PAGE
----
Articles Posted in Child Custody

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The Child Support Administration is required by law to review the Child Support Guidelines every 4 years to ensure that application of the Child Support Guidelines results in appropriate child support awards. The Child Support Administration must report its findings and recommendations to the General Assembly. During the 2020 Legislative Session, the General Assembly passed changes to Maryland’s child support laws, some of which took effect on July 1, 2022. One year later, this post discusses the changes to Maryland’s child support laws and the impact of these developments.

Changes to the Child Support Guidelines

Effective July 1, 2022, the schedule of basic child support obligations increased for parents with a combined adjusted actual income greater than $19,200 per year. This change recognizes that the costs of raising children have increased.

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Use and possession applies to the family home and family use personal property.

What is considered the “family home”?

In Maryland, the “family home” is statutorily defined as real property in the State that was (1) used as the principal residence of the parties when they lived together, (2) is owned or leased by one or both of the parties at the time of the divorce proceeding, and (3) is being used or will be used as a principal residence by one or both of the parties and a child.

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Please join our family law department chair and senior partner, Monica Scherer for a Zoom session on February 4, 2021 at 5:00 p.m.  She will discuss the basics of divorce and how to start getting prepared for what lies ahead.  Please feel free to submit general questions in advance which Monica will answer during the session.  Each session is approximately one hour.  The fee is $100.00 and can be paid through our website . Once payment and the completed intake form are received, you will receive a Zoom link for the session.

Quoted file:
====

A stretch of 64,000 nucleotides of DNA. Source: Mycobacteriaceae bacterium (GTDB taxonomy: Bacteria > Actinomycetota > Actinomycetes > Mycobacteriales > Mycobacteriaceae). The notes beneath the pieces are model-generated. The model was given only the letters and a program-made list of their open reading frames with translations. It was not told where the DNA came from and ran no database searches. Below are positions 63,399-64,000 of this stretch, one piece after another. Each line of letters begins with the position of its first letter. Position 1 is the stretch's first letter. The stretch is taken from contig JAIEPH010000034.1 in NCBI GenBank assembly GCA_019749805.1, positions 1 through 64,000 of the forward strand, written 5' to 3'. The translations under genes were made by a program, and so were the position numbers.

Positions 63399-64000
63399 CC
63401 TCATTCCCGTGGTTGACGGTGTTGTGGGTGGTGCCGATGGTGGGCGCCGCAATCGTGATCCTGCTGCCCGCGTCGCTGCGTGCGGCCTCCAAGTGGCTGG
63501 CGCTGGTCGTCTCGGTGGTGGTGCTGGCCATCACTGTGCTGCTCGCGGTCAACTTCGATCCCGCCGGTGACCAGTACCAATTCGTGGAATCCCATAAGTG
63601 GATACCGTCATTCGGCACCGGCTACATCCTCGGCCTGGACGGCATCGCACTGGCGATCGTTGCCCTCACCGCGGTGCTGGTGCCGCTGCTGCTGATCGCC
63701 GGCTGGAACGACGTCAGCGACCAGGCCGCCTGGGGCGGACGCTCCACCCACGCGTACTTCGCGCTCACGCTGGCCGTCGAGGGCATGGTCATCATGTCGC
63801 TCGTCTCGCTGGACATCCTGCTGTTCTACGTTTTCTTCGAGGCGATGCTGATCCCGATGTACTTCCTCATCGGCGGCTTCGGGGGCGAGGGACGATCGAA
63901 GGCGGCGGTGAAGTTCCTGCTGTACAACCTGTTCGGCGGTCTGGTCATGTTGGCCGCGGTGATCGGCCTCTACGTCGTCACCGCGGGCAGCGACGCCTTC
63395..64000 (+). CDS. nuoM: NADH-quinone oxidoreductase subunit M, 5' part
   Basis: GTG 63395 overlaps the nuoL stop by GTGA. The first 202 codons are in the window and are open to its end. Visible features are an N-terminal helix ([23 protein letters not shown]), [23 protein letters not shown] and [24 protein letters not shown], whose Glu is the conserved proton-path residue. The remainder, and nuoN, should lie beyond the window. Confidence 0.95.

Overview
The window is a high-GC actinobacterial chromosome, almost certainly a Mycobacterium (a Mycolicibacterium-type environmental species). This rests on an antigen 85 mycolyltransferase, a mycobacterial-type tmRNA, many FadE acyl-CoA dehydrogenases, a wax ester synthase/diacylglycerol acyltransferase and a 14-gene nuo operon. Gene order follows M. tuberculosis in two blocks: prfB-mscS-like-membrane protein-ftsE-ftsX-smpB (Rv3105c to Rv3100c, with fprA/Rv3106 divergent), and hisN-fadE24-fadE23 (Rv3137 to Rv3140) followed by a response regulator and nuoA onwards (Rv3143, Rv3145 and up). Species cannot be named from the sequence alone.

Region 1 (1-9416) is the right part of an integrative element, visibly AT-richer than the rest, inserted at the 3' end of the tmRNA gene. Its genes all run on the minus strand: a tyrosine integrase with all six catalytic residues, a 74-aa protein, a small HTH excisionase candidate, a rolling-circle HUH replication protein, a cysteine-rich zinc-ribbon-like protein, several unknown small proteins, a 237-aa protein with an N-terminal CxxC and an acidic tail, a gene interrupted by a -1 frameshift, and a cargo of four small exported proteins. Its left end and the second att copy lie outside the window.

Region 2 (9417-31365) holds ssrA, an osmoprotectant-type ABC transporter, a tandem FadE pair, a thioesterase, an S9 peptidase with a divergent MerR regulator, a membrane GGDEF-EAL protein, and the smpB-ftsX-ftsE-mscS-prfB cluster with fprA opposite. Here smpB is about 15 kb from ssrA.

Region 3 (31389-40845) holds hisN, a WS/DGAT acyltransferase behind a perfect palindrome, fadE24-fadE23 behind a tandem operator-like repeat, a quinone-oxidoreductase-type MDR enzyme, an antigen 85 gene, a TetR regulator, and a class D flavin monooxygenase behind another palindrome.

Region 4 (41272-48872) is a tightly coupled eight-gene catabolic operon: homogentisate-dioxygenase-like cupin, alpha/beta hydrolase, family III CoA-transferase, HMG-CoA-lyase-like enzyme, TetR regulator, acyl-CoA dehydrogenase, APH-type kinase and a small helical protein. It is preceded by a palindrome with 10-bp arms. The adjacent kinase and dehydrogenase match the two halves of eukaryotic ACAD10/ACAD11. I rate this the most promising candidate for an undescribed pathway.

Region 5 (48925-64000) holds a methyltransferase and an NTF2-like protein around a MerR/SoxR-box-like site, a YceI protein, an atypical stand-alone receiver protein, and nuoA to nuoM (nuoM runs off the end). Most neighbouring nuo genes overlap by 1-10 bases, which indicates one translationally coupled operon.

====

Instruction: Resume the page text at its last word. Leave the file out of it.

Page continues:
Intake and Payment Forms

Please be advised an attorney-client relationship is NOT created by participation in this informational session.

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What is a Protective Order?

By Maryland statute, a Protective Order is a court order that says one person must refrain from doing certain acts against another person. While not legally accurate, many people commonly refer to a Protective Order as a Retaining Order or Ex-Parte.

Who can obtain a Protective Order in Maryland?

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It is important to be aware that Maryland Courts and Orders recognize two parts to custody in the State of Maryland, physical custody and legal custody.

What does Physical Custody mean in Maryland?

If you have physical custody of your child, it means that you have the right and obligation to provide a home for your child at given times, and to make the day-to-day decisions required during the time your child is actually with you. In Maryland, physical custody can be primarily with one parent and your child visits the other parent or shared between the parents.

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What is an Absolute Divorce?

The effect of Maryland’s absolute divorce is parallel to a traditional divorce; it is the final termination of the marriage. In an absolute divorce, custody, visitation, and child support terms between both parties are set, both parties are granted the right to live separately and apart, a legal name change may be granted (the resumption of a former name), and even remarry if they choose. An absolute divorce also allows the court to decide on matters regarding alimony and marital property, including any division of assets, transfer of retirement interests, and any other equitable distribution of real property, personal property and pension/retirement assets acquired during the course of the marriage. Ultimately, both parties are granted the right to sever all legal and financial ties from one another.

What are the grounds for divorce in Maryland?

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Some parents are facing difficult decisions during this COVID-19 pandemic, including whether their children should be physically near a parent that is working with the public. For some families, it means that one parent temporarily lives in another part of the house. A related CNN article can be found here.  For other families, it means one parent temporarily lives in another place altogether. A related ABC article can be found here.